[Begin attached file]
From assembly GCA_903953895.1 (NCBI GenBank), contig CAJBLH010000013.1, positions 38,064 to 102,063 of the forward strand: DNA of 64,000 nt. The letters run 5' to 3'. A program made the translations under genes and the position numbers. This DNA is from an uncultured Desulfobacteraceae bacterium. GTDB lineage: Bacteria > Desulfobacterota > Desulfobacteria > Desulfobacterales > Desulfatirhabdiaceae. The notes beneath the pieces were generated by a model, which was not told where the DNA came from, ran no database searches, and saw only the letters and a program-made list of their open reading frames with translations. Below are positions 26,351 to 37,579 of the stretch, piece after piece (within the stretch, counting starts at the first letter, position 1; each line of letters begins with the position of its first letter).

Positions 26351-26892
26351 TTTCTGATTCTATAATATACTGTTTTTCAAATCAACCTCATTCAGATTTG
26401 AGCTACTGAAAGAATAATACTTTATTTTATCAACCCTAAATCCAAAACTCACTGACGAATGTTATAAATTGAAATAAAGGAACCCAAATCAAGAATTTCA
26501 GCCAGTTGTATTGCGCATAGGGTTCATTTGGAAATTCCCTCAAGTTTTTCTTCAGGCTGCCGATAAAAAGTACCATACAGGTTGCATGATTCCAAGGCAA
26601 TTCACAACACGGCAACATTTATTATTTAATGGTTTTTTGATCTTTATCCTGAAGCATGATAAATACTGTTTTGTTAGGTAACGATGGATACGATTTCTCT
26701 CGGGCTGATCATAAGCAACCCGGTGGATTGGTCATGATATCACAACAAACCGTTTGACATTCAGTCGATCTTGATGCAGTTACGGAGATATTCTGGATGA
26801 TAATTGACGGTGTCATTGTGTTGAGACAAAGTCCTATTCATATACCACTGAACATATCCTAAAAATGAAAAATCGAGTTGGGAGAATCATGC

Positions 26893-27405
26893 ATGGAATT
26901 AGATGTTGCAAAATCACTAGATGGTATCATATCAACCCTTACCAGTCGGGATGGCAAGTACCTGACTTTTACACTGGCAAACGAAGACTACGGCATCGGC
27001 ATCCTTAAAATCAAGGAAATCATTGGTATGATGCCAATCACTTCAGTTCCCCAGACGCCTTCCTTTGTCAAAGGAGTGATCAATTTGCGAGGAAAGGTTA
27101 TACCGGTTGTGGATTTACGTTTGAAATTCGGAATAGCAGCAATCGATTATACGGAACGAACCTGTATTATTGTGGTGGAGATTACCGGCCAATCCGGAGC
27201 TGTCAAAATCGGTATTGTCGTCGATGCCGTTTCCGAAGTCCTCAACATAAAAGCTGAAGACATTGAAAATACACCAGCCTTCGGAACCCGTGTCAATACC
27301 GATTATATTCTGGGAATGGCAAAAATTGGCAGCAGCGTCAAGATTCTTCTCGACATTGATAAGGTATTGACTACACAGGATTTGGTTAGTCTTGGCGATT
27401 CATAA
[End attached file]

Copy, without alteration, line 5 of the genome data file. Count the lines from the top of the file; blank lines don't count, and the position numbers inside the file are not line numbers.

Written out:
26501 GCCAGTTGTATTGCGCATAGGGTTCATTTGGAAATTCCCTCAAGTTTTTCTTCAGGCTGCCGATAAAAAGTACCATACAGGTTGCATGATTCCAAGGCAA